Many of you will have heard or read the following statement – “innovation is everyone’s responsibility”. It’s often well meaning, intended to invite participation from all the creative minds in the company. However, it’s wrong.
Large, complex organizations often struggle with the efficient delivery of innovation. Their size and structure can make the flow of projects slow and cumbersome. Competing politics and “turf wars” inhibit innovation probably more than other parts of the business. Even in smaller companies at the other end of the organization spectrum, the implementation of innovation can be disorganized and even chaotic.
So how should companies approach this problem? First of all, with a paradox – the responsibility for innovation should be clear, but the innovation professionals should have a lot of freedom to operate.
Responsibility for innovation is primarily about the decisions that need to be made and when. The first, and potentially most important, is the structure and organization of innovation. Questions that should be asked here relate to resource, reporting and networking. There should be a clear match to the organizational design you already have, for example whether it is devolved or centralized.
There’s often a temptation to define everything by structure and job descriptions, forgetting how most companies really work – networking and personal contact. Efficient structures, organograms and job specs are the easy part, whether you do it yourself or take consultancy advice. The real differentiator you have versus your competitors is your people. They are the ones who will define and drive innovation projects. It’s their creativity and initiative that will distinguish your products and services from the rest.
Therefore it’s crucial to ensure that the key parts of the company are networking and collaborating strongly. Self-directed teams are one option you can take to drive innovation forward. They link departmental silos, have clear mandates for operation, and are expected to network for support and decisions rather than constantly refer back to the operating manual.
You will need to define who is responsible for the creative part of producing ideas, whether that is de novo, using external or internal crowdsourcing, or whatever works for you. A key part of this is responsibility for collation, assessment and prioritization.
Next, you are likely to have some sort of innovation process, like Stage/Gate. Who makes the decisions to move forward at each gate? Who really needs to give inputs? Who writes the gate papers? Do people have the responsibility to take certain decisions as the project progresses rather than having to refer everything to the gate committee? Are people constantly asking for approval (hopefully not)?
Within each project, there will be people accountable for delivery and people responsible for doing the work. A common format for defining roles within projects is RACI – Responsibility (doing the work), Accountability (for delivery), Consult and Inform. There is a big health warning on RACI – you can spend an awful lot of time defining who to consult and inform, then put the detailed charts into a drawer and never look at them again. Concentrate on what is really important.
Just as in investment, the decisions to be made around the innovation project portfolio are probably the most important ones. They should be made at the top management level of the company. Any lower and it says that innovation is not a key priority, and may indeed be an abdication of leadership. Everyone working on innovation should know that the leadership buys in to what they are doing, and the priority ascribed to it.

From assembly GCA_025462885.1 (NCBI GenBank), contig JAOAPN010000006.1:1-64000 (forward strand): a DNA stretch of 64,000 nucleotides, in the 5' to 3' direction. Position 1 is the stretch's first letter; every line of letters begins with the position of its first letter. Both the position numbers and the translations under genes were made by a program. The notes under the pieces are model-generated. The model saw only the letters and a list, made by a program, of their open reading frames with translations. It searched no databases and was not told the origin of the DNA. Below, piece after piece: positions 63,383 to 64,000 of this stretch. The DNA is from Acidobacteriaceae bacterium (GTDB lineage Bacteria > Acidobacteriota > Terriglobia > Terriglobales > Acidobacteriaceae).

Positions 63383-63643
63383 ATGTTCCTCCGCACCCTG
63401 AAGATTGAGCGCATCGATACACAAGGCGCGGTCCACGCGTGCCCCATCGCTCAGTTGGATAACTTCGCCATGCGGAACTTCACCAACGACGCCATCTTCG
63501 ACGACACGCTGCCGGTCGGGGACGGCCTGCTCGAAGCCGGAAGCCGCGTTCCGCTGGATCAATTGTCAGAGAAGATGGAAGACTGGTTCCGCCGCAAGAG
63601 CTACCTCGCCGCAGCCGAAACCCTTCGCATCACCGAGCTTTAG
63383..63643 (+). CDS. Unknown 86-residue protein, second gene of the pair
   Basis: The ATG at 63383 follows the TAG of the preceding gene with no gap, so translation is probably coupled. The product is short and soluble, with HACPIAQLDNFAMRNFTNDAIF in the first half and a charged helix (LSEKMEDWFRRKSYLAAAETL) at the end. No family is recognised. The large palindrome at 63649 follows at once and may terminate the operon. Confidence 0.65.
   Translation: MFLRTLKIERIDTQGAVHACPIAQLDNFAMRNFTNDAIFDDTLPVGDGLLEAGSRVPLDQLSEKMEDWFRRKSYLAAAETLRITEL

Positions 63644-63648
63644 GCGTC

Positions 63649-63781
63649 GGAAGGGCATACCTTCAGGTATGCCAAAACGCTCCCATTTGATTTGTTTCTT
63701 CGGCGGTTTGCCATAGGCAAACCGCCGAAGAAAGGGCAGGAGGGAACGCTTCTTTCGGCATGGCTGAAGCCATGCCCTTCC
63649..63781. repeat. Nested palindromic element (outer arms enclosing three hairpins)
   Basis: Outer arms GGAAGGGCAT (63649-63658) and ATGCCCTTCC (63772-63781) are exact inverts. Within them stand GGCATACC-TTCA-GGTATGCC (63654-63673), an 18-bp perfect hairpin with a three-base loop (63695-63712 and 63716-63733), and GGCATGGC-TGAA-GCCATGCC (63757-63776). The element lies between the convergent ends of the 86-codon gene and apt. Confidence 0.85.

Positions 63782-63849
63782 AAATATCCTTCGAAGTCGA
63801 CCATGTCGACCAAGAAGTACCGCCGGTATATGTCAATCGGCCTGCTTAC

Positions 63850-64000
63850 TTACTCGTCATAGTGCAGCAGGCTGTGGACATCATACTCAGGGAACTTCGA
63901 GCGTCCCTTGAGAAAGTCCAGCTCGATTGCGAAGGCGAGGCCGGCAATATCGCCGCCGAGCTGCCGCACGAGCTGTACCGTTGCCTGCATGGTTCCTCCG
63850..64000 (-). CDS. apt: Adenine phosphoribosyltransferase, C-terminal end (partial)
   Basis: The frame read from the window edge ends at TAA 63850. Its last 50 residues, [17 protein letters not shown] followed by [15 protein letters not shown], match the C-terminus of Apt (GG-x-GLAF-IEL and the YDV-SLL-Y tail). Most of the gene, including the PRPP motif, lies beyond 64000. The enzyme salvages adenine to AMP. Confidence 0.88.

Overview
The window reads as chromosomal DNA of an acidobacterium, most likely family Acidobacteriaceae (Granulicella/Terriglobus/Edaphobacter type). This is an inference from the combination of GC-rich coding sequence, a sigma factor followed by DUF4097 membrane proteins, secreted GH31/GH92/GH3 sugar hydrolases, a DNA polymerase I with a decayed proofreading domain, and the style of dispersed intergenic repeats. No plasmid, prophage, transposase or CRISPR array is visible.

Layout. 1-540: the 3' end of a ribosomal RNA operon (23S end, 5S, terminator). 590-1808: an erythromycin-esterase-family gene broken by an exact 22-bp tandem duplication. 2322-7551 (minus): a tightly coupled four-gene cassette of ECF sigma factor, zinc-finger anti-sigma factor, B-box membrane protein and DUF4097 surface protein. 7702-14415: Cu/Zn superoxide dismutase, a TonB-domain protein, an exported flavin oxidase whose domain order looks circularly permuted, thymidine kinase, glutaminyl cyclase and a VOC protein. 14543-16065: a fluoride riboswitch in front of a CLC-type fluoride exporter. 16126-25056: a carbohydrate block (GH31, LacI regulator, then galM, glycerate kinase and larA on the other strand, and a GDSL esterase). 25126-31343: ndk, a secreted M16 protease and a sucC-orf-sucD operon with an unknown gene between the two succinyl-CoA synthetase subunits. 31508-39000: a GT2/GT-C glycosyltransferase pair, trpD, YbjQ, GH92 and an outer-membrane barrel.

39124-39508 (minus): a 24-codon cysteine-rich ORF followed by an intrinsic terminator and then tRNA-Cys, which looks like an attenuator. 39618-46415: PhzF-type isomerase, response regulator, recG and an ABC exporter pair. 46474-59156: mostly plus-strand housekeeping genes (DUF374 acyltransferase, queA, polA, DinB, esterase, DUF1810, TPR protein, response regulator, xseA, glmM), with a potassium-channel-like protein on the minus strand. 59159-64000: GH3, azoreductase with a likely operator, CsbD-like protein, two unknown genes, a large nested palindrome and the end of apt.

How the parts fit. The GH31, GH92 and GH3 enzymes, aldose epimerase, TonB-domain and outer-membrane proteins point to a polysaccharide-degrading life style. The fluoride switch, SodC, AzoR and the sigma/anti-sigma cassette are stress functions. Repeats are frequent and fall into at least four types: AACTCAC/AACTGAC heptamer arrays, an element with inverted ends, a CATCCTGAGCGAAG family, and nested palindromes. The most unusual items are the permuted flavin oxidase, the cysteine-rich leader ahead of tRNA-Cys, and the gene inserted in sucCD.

Innovation projects in large companies always face challenges when encountering a handover at an interface. Whether that is Research to Product Development, or then on to Manufacturing, it’s a challenge. Multi-functional self-directed teams ease this handover, as they are more likely to anticipate issues faced by the receiving department earlier in the project.
Devolving responsibility is not abdicating it. You don’t need to lock yourself away, then hope and pray that things are going well while the self-directed teams get on with the job. There should be sufficient interaction and networking to enable knowledge of progress without onerous reporting requirements.
People generally know what makes sense and what doesn’t. So don’t inhibit them by having overly complex Stage/Gate systems and detailed RACI descriptions that mean they spend more time reading manuals and writing gate papers rather than getting on with projects. Defining responsibility equates with maintaining control, whether implicitly or explicitly. Beware of what you control, otherwise you will stifle your innovation teams and erode the competitive edge of what you produce.
Is there a contradiction here with the successful approach taken by, for example, Steve Jobs at Apple, where even the tiniest detail apparently needed Jobs’ approval? Not necessarily, as long as the ideas and products rule rather than hierarchy. You need to know what senior managers are passionate about, and if it’s the performance of the product you should be thankful.
I believe that companies work best with a clear framework of leadership and responsibility within which individuals and teams have a high degree of freedom to experiment, and to deliver their projects using initiative and creativity. So here’s the paradox again; you need to define responsibility clearly without paralyzing the organization and trying to run it “by the book”. Give the responsibility for innovation to your people, and set them free to deliver it.
Kevin McFarthing runs the Innovation Fixer consultancy, helping companies to improve the output and efficiency of their innovation, and to implement Open Innovation. He spent 17 years with Reckitt Benckiser in innovation leadership positions, and also has experience in life sciences.